President Donald J. Trump astounded the world again on Sunday, revealing that, in addition to mastering trade policy, real estate, and golf, he is also a visionary filmmaker. Eschewing Hollyweird traditions of trailers and trailers for trailers, the auteur in chief released his masterpiece directly to the people, 100 percent free. So crank the volume, because this film should be played LOUD:
MAKE AMERICA GREAT AGAIN! pic.twitter.com/NVDVRrWLs4— Donald J. Trump (@realDonaldTrump) July 9, 2017
Wow. While Trump has always worn his influences on his sleeve—D.W. Griffith, Leni Riefenstahl, Veit Harlan, the list pretty much ends there—his latest work exceeds them all from Frame 1. Has any single image captured the modern condition of despair better than Trump’s opening shot?
A still photo of the president of the United States angrily explaining something to his wife, who is not paying attention, badly compressed so that it looks pixelated beyond belief, with audio that has been carefully miscued to allow a full second of sheet-music rustle before the brass comes in: David Lynch couldn’t fit that much unease on screen if you gave him two TV shows and a feature film. Our authority figures are crumbling as digital technology scrambles and distorts our feeble attempts to connect with each other, Trump seems to be saying, and for the rest of his film, he pokes and prods at the disconnect between the country’s traditional conceptions of leadership, heroism, and happiness and the all-consuming black hole occupying the White House.
It becomes clear almost immediately that the cleverly disquieting use of miscued audio at the beginning wasn’t an anomaly: Like Martin Scorsese or Mikheil Chiaureli before him, Trump considers the soundtrack to be a crucial part of his project. In this case, he’s selected the First Baptist Dallas choir and orchestra’s legendary Kennedy Center performance of its original song “Make America Great Again.” That’s Robert Jeffress’ congregation—you may remember him from his beliefs that Catholicism, Mormonism, and Islam are Satanic cults—and it’s clear that Jeffress’ outspoken support of Trump has put the filmmaker-president in a biblical mood (specifically, an ostensibly Christian denomination embracing fascist kitsch in order to suck up to a morally depraved leader suggests Matthew 7:15, just for starters).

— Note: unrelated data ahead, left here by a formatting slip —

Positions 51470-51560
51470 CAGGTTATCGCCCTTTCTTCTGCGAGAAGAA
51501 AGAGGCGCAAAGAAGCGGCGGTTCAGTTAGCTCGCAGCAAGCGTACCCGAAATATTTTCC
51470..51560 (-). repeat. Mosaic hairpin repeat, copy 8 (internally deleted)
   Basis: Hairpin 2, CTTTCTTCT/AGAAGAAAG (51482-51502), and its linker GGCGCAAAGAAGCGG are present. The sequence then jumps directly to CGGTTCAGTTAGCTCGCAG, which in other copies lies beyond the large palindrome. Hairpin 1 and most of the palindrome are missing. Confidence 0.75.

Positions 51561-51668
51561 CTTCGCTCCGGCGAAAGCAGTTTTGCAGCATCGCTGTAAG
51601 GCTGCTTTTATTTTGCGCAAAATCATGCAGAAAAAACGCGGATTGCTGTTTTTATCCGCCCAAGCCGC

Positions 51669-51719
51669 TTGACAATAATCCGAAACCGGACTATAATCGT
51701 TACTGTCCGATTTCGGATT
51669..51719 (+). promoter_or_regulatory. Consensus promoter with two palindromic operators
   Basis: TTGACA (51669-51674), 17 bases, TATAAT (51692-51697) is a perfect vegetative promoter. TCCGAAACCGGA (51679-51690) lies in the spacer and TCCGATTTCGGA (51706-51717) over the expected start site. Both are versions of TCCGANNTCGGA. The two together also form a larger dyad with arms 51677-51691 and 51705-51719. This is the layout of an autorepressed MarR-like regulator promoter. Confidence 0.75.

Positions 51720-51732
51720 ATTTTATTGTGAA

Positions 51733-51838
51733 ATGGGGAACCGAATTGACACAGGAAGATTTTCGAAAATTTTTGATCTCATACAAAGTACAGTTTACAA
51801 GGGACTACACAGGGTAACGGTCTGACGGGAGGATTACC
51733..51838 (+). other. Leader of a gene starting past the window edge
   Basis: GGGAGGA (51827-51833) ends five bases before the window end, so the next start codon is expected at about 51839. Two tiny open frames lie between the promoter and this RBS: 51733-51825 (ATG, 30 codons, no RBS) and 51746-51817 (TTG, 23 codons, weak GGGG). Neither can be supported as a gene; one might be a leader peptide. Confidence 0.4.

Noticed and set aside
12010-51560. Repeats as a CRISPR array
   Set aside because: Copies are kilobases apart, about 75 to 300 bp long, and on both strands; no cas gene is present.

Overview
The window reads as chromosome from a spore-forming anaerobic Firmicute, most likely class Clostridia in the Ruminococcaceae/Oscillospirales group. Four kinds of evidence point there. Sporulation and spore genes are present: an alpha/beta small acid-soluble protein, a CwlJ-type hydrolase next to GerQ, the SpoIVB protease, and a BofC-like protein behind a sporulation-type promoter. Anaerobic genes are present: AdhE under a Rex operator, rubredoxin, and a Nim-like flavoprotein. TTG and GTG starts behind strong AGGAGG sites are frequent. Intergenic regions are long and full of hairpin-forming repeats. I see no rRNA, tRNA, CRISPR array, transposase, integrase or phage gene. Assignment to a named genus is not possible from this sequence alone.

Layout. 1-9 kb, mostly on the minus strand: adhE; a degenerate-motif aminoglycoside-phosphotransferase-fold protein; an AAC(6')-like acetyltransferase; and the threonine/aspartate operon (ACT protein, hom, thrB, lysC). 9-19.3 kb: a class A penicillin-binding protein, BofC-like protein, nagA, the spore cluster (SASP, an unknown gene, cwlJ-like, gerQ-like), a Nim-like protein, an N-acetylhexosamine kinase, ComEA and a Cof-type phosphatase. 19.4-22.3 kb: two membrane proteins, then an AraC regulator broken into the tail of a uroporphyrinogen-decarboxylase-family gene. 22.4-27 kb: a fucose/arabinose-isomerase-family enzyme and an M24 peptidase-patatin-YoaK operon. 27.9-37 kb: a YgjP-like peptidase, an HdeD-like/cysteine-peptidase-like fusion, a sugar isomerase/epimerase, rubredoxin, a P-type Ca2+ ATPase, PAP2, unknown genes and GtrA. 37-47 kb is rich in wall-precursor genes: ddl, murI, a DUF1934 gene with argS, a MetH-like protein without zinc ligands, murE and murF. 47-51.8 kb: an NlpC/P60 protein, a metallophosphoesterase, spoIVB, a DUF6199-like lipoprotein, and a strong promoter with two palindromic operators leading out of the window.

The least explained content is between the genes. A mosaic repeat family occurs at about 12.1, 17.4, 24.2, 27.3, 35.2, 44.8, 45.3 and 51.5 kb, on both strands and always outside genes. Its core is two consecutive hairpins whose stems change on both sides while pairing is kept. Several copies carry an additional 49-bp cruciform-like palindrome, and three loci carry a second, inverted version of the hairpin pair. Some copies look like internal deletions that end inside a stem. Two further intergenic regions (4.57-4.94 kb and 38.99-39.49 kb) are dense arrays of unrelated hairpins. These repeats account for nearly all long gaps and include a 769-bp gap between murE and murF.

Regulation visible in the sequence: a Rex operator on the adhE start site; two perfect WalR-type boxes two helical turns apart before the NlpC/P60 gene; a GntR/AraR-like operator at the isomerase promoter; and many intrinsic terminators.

As Trump pulls us deeper into his personal cinematic nightmare—there’s a chilling montage of bad photos of him smiling unconvincingly at other world leaders—the ever-widening disconnect between sound and image brilliantly echoes the disconnect between America’s self-image and our actions on the global stage. “Step into the future,” the choir sings, as Trump reminds us that this was apparently one of the best photos taken at the G-20 Summit:
Step into the future, indeed! And that’s before the montage of pictures of unelected adviser Ivanka Trump hanging out with world leaders, or the bizarre shot of a video-conferencing monitor with an even-more-blurry-than-usual image of Trump on it. It all builds to an astonishing climax: Trump pairs the song’s highest, loudest note—a “great” so high-pitched that the choir can’t quite sing it—with this image of Putin staring at him with equal parts contempt and disbelief:
Another masterpiece from our philosopher-king!